Carol Linnitt's blog

Breach of Trust: Opposing Factions Divide Likely, B.C., Months After Mount Polley Mine Spill

“I’m surprised that nobody has been killed here since the spill.”

That’s what one resident of Likely, B.C., recently told me at her home near Quesnel Lake, the site of the Mount Polley mine disaster that sent 24 million cubic metres of mining waste into the lake last August.

Speaking on the condition of anonymity she said she was warned by another community member about discussing the Mount Polley mine spill with journalists.

Be careful, they said to me. Be careful.”

She said another woman, who lives up the road, received three separate threatening phone calls after speaking with a television crew in the wake of the spill.

One person told her she should mind her own goddam business.”

Unconventional Adventures: Tracing Our Energy Lifecycle Almost Turned this Filmmaker into a Terrorist and Polar Bear Snack

Fracking, open pit oilsands mining, underground steam injection, mountain top removal mining, Arctic oil drilling — these are all icons of the world's recent shift to unconventional sources of energy.

Filmmaker David Lavallee recently set out on a three-year journey to track the lifecycle of our energy resources, a project he said not only revealed extreme methods of extraction but also took him to extreme places. Lavallee said filming the energy industry brought him face to face will all sorts of strange hazards, including an anti-terrorism officer with the National Security Division of the RCMP.

We caught up with Lavallee, who just launched an Indiegogo fundraiser to support his film To the Ends of the Earth, to discuss his adventure and what he learned along the way.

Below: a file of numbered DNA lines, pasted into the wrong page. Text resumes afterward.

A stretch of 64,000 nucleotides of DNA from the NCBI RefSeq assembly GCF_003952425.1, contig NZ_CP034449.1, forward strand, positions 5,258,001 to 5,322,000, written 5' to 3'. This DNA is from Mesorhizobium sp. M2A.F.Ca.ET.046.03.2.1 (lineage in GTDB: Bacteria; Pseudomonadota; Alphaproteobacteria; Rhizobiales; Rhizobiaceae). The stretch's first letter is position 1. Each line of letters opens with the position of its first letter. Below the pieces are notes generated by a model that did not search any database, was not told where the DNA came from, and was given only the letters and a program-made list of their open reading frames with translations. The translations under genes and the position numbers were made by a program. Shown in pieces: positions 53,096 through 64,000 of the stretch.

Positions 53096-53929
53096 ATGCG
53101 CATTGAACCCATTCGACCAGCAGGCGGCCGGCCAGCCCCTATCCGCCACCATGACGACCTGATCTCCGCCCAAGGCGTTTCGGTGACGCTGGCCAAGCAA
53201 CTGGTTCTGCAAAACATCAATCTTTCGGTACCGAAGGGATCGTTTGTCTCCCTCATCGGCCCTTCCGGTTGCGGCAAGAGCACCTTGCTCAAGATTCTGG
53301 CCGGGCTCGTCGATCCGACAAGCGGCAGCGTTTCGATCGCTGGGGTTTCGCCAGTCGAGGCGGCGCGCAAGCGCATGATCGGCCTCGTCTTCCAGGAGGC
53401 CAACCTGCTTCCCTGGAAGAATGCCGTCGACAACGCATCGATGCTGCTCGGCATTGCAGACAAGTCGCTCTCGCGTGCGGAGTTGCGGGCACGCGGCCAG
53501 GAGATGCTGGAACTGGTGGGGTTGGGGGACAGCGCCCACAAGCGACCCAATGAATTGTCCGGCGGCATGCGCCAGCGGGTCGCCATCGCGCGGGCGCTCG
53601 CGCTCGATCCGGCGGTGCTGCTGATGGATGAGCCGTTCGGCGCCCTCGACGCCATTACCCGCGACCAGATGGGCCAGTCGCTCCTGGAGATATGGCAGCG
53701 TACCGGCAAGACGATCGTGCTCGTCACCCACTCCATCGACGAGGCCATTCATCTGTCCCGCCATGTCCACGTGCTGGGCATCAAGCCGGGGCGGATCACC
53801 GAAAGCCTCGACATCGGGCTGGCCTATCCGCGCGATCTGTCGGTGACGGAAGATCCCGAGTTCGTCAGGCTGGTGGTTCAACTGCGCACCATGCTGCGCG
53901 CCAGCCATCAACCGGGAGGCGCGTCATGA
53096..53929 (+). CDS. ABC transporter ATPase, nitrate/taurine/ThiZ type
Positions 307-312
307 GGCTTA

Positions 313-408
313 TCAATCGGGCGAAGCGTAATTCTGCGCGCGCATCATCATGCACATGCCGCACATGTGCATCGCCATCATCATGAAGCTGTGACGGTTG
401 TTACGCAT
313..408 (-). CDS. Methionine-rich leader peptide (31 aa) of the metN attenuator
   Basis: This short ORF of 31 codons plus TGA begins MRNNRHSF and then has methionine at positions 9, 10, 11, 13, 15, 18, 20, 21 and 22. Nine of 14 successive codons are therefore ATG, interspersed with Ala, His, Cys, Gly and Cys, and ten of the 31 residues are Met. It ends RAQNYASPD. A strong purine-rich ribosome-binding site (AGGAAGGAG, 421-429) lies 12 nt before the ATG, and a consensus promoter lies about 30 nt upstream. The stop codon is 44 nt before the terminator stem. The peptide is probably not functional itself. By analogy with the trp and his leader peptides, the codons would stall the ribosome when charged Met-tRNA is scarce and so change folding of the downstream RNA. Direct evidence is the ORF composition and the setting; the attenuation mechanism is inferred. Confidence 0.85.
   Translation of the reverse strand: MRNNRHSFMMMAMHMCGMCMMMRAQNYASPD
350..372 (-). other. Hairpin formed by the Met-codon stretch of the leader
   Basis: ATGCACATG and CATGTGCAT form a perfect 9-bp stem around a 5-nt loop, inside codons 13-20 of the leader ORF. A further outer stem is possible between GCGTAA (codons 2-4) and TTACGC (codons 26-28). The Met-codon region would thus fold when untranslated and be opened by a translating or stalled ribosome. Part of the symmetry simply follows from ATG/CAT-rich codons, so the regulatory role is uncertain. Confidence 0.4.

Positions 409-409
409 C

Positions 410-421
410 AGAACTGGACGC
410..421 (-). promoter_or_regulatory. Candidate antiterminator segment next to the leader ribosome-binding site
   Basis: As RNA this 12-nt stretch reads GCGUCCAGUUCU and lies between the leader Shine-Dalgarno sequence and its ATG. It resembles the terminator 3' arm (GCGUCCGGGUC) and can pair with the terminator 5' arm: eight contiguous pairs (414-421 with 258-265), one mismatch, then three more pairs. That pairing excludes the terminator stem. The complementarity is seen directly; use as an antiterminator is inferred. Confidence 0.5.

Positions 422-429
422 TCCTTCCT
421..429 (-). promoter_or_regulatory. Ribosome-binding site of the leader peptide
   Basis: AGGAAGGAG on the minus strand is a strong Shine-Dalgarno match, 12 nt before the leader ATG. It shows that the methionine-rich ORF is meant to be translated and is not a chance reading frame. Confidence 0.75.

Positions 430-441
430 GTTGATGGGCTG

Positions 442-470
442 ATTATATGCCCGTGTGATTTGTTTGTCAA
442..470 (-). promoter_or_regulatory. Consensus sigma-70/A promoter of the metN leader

So You've Been Publicly Shamed Into Climate Action: On Harper’s Promise to End Fossil Fuels

Stephen Harper’s participation in the G7 leader’s declaration to decarbonize the global economy by 2100 was a massive headline generator in Canada, and not surprisingly so.

For a Prime Minister who has openly mocked the idea of carbon pricing, mercilessly driven an expensive (both financially and politically) energy superpower agenda and earned a reputation for pulling out of or stalling climate negotiations, the very idea of an ‘end’ to fossil fuels would seem … counterintuitive.

Although the shock of seeing Harper even touch something called ‘decarbonization’ is still reverberating, experts were quick to point out a long-term goal that shoves off concrete climate policy is likely just what Canada was hoping for.

Would an Oilsands Moratorium Be in Alberta’s Own Self-Interest? This Group of Over 100 Scientists Thinks So

A group of scientists from across North America are calling on the governments of Canada and Alberta to impose a moratorium on future development of the Alberta oilsands.

The recommendation is the result of a consensus document that surveys scientific literature related to the oilsands from across research fields. The clear outcome of the research — as it relates to climate, ecosystems, species protection and indigenous rights — is a need to end oilsands growth, the group states.